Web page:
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Explains that cutting health care programs like Medicare and Medicaid will not only hurt seniors, people with disabilities, and low-income families, but it would also negatively affect the economy.
On Tuesday, Congress passed a deal to avert the “fiscal cliff.” It passed both the Senate and the House with large majorities. The deal did not cut Medicaid or Medicare benefits.
Buried deep in the fiscal cliff deal passed last week was a big win for low-income kids. With the change of one number, Congress made it easier for tens of thousands of kids to get and keep health coverage.
How did they do it? They extended for another year the option for states to use Express Lane Eligibility to enroll kids in coverage.
In her State of the State address on Monday, Governor Brewer announced that Arizona will participate in the Medicaid expansion. Governor Brewer is now the third Republican governor to make the decision to expand health coverage through Medicaid.
Last week, Governor Jack Dalrymple of North Dakota announced that he, too, would support the Medicaid expansion in his state. This makes four Republican governors who have decided to accept federal assistance to expand health coverage to their residents.
In 2013, we reached out to many states that were actively engaged in the Medicaid expansion debate. These states faced an important decision: whether or not to accept federal dollars to provide health coverage to their uninsured residents through Medicaid.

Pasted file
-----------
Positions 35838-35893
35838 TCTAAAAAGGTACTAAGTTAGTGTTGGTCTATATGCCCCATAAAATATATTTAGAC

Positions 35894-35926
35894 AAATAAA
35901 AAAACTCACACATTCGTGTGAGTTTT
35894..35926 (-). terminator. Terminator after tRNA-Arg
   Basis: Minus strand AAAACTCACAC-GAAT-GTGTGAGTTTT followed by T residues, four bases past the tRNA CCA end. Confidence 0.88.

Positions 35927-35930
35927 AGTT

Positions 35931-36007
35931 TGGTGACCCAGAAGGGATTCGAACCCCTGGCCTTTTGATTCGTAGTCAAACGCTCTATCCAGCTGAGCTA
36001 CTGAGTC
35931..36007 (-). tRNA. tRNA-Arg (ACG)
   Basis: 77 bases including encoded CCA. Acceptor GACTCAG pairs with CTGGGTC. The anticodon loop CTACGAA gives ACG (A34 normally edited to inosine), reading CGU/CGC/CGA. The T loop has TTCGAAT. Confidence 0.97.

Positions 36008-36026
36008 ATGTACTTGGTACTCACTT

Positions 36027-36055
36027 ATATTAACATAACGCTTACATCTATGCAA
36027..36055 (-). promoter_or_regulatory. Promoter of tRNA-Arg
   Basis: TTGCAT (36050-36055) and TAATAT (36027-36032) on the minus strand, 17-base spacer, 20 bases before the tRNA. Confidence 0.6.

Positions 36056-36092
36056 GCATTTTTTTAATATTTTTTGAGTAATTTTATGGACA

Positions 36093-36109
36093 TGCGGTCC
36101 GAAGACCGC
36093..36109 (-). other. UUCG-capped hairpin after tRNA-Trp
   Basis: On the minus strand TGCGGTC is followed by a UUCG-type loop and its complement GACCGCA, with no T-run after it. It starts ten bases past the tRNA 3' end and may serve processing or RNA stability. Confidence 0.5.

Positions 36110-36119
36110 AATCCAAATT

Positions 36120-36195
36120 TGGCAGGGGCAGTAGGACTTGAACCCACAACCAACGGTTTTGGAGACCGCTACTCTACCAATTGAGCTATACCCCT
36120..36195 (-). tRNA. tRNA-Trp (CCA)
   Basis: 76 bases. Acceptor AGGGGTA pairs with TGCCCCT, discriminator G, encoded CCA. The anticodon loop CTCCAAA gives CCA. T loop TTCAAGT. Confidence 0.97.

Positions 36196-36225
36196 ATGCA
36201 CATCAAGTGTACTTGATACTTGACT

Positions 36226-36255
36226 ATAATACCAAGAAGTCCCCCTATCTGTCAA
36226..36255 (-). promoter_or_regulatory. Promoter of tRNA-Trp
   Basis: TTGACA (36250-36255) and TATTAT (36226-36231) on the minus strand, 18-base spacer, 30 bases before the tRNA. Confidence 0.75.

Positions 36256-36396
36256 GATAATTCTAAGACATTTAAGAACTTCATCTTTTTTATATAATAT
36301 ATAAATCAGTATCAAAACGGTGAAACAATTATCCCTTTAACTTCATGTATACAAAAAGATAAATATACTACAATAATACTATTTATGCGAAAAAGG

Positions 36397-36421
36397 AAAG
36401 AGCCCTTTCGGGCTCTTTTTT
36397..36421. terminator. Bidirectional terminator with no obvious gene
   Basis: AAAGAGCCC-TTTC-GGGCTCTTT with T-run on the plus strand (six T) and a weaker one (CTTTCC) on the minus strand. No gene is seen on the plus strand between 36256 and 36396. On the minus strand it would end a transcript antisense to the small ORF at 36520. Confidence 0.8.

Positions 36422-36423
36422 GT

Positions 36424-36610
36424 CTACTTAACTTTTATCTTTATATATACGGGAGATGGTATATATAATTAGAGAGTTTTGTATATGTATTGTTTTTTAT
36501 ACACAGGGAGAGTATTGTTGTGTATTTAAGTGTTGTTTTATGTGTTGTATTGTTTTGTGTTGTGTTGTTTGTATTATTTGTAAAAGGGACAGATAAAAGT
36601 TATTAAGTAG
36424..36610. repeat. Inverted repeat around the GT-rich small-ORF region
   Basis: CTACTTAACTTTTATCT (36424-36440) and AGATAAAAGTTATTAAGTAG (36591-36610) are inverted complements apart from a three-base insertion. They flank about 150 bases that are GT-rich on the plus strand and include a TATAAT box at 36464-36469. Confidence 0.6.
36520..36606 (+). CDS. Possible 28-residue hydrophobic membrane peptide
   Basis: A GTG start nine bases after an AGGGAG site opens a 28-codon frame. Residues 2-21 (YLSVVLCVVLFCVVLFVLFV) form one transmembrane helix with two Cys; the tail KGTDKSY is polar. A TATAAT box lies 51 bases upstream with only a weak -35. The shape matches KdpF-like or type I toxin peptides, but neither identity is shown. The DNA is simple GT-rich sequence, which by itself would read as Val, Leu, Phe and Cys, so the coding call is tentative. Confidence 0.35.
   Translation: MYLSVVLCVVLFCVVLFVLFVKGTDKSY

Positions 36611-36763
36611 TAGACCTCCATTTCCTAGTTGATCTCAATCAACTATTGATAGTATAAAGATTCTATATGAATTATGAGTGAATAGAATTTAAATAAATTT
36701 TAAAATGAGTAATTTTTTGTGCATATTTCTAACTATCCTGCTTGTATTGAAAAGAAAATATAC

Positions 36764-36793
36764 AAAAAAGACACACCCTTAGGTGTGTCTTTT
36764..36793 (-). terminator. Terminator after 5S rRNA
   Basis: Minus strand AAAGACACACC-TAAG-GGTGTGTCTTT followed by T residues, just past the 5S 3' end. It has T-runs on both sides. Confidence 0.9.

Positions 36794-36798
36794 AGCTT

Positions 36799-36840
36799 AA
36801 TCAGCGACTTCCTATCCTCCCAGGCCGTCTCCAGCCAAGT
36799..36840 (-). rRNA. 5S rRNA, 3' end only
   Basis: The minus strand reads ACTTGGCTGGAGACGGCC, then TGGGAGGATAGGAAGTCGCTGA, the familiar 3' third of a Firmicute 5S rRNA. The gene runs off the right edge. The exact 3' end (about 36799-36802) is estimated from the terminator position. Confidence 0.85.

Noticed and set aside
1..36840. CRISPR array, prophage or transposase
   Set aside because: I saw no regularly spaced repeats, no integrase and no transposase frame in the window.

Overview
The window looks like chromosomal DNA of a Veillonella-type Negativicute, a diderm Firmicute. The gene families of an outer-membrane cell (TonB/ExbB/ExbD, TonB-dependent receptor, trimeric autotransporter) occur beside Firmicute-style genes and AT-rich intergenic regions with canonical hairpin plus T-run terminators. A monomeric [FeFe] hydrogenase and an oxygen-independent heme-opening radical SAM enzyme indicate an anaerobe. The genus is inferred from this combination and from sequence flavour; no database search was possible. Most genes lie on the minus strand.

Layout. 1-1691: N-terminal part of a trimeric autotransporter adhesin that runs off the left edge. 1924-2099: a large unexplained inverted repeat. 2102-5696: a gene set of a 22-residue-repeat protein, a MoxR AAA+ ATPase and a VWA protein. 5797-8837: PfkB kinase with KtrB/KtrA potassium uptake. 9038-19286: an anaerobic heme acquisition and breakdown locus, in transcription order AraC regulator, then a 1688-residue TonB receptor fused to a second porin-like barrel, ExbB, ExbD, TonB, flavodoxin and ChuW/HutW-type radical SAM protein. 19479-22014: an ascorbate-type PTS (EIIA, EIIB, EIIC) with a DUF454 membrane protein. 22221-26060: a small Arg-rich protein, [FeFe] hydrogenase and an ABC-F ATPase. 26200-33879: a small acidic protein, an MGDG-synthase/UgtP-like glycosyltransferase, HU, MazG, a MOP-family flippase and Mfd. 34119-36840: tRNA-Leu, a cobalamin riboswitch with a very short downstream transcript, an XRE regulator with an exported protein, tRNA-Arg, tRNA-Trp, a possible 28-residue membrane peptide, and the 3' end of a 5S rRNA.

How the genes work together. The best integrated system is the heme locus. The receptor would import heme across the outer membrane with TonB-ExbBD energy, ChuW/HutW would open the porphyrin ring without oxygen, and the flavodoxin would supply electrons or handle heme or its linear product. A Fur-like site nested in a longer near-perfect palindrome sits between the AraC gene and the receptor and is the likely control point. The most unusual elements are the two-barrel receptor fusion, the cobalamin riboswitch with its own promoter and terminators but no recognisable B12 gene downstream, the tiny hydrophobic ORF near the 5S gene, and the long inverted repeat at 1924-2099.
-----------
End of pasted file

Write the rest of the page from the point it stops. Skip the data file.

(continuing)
For many of us, the budget battles seem to be endless and without progress, yet advocates for Medicaid should know that their voices are being heard. The clearest sign yet came from White House economic policy adviser Gene Sperling’s speech at Health Action 2013.
Despite his past critiques of the Affordable Care Act, Ohio Governor Kasich announced last Monday that his state will accept federal funds to expand Medicaid, effectively ensuring access to health coverage for hundreds of thousands of Ohioans.
Last month, President Obama and leaders in Congress came to an agreement that temporarily avoided the fiscal cliff without major cuts to health care programs. It was a huge victory, but unfortunately it’s just a temporary one.
In just a few short weeks, Republicans in Congress will release their proposed budget, and they’ve been clear on what it will contain: tax breaks for giant corporations and major cuts to health care programs like Medicaid.